Sri Guru Granth Sahib

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Sri Guru Granth Sahib

"Jup," from the Sri Guru Granth Sahib, available online from the Internet Sacred Text Archive at

Compiled by Guru Gobind Singh in the eighteenth century

Sikhism emerged in the Punjab region of what is now India and Pakistan in the fifteenth century. The founder of Sikhism was Sri Guru Nanak Dev Ji (1449–1538), who was born in an area of the Punjab that is now part of Pakistan. From an early age, he came to believe that external forms of worship were not as important as inner beliefs. He rejected many of the beliefs and practices of the Hindus who surrounded him, as well as that of Muslims. At one time Guru Nanak famously proclaimed, "There is no Hindu, there is no Muslim."

At the city of Sultanpur in India he had a revelation instructing him to preach about paths to enlightenment and to God. He opposed the caste system of Hindus (a hereditary system that defined and separated social classes) and any form of worship of idols, or substitutes for God. He also adopted the monotheism (belief in one supreme god) of Islam and placed a great deal of emphasis on the brotherhood of humankind.

"Endless are His Praises, endless are those who speak them. Endless are His Actions, endless are His Gifts. Endless is His Vision, endless is His Hearing."

The excerpt presents Guru Nanak's concept of God, a concept that all Sikhs adopt. It is taken from the Sikh sacred scripture, called the Sri Guru Granth Sahib. The section from which the excerpt is taken, titled "Jup," is an epic poem written by Guru Nanak. An epic poem is a work of poetry that may be as long as a book. The fundamental beliefs of Sikhs are reflected in the excerpt and are relatively simple. Sikhs believe that the purpose of religion is to create a close, loving relationship with God. One way to do this is through prayer, which repeatedly emphasizes the attributes, or characteristics, of God. The God of the Sikhs is a single God with no form that could be represented in, for example, a painting or sculpture. This is a contrast to the beliefs of Hinduism, in which God can take on many forms and be present in many things. The Sikh God fills the universe ("Endless are His Actions, endless are His Gifts"). He can be known only through meditation ("The faithful have intuitive awareness and intelligence").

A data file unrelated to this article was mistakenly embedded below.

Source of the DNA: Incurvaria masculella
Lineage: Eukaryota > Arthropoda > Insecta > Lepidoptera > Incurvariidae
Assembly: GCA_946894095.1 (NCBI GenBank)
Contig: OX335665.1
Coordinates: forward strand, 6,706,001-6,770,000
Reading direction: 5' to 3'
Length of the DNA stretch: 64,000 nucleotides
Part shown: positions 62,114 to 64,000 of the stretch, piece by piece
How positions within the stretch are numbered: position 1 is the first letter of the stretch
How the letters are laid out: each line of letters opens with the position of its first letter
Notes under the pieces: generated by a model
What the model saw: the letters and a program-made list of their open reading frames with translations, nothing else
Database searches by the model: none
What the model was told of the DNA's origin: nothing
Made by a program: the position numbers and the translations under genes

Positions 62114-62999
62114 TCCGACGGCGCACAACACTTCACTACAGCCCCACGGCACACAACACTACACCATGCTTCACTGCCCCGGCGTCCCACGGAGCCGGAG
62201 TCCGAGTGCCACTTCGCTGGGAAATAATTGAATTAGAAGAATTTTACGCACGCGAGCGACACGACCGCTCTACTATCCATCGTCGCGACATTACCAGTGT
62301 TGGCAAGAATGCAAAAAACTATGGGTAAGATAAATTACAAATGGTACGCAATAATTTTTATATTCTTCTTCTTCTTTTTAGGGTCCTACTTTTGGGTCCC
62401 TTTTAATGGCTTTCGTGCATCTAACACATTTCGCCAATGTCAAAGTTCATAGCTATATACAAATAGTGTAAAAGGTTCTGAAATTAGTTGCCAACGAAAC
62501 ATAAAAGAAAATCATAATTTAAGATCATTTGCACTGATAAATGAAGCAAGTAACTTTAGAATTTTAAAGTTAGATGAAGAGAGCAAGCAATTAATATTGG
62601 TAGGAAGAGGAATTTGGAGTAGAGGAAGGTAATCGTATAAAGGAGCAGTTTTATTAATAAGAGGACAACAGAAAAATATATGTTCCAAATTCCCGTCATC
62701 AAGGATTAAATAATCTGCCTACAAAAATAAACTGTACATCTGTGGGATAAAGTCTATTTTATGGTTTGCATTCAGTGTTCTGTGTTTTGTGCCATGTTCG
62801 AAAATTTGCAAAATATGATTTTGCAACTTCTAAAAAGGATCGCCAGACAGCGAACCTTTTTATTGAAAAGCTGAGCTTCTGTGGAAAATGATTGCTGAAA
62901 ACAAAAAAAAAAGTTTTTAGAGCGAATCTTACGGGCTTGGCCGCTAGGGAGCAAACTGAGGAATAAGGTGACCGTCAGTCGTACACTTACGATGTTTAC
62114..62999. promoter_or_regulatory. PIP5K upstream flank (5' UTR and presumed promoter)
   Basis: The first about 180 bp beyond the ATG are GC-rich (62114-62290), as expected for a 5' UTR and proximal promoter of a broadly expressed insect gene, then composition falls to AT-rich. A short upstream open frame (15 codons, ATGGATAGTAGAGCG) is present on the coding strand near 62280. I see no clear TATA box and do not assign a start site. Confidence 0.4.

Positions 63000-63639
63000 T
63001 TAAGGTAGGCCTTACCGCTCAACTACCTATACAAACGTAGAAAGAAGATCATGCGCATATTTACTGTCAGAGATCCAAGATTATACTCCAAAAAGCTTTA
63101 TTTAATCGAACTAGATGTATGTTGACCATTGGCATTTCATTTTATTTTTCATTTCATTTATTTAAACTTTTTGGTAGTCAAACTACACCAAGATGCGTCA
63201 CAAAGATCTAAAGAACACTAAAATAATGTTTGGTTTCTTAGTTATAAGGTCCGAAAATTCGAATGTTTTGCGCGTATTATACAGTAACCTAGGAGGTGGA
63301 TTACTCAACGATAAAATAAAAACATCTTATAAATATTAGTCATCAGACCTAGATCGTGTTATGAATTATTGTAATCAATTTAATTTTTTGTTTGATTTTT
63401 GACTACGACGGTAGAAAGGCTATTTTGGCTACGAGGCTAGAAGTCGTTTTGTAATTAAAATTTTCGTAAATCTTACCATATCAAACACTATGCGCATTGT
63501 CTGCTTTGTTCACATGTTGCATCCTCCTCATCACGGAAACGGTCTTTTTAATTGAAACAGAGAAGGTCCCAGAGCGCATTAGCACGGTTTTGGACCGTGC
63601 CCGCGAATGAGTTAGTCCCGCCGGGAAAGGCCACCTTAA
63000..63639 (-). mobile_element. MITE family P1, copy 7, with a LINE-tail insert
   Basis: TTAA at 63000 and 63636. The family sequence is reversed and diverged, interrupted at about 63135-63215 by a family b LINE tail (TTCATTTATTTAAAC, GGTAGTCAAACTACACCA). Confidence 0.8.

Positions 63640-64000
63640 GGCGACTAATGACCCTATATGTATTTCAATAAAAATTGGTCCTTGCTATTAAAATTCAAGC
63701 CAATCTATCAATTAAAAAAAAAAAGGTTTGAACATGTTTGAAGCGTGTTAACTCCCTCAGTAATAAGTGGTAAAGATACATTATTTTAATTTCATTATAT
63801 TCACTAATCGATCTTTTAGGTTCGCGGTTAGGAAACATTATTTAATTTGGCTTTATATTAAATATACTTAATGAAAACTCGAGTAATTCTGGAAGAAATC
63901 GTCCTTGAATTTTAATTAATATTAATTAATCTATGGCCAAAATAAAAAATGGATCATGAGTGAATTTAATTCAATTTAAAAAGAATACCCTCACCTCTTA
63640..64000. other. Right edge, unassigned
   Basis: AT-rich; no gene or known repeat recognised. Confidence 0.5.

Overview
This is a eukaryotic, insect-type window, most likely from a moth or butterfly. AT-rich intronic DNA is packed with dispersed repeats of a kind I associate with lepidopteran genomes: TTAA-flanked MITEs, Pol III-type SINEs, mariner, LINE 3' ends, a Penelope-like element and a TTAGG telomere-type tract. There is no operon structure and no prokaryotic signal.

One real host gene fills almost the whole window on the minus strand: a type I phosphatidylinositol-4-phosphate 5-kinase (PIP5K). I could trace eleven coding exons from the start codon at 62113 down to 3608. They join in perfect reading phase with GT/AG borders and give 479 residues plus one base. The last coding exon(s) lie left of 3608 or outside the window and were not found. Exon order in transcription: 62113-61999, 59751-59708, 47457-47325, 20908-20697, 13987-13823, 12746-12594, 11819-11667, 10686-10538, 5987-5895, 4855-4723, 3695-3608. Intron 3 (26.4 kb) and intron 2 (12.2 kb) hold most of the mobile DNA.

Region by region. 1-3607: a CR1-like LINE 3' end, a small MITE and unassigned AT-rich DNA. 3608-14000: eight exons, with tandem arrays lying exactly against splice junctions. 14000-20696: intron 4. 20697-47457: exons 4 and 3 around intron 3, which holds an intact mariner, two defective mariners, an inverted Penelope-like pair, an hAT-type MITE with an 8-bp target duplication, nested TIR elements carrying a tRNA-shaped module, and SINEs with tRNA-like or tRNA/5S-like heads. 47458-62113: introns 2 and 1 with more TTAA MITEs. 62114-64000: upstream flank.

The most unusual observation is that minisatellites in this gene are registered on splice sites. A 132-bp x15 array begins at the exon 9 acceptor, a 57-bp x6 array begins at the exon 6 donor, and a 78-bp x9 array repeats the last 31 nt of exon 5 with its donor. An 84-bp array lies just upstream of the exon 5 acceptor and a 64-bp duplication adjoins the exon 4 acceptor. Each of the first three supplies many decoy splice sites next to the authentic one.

The "Jup" consists entirely of an ongoing list of the features and qualities of God. God is to be honored and worshipped because of his creative power, his gifts to humankind, his virtue, his greatness, his beauty, his watchfulness over people, and many other characteristics. He has many names, such as True One, Infinite Lord, Highest of the High, and Treasure of Excellence. People can create a loving relationship with God by listening to Him and by striving to be pleasing to Him. Repeatedly, the prayer says, "May I never forget Him." The goal of always remembering God is central to the Sikh faith.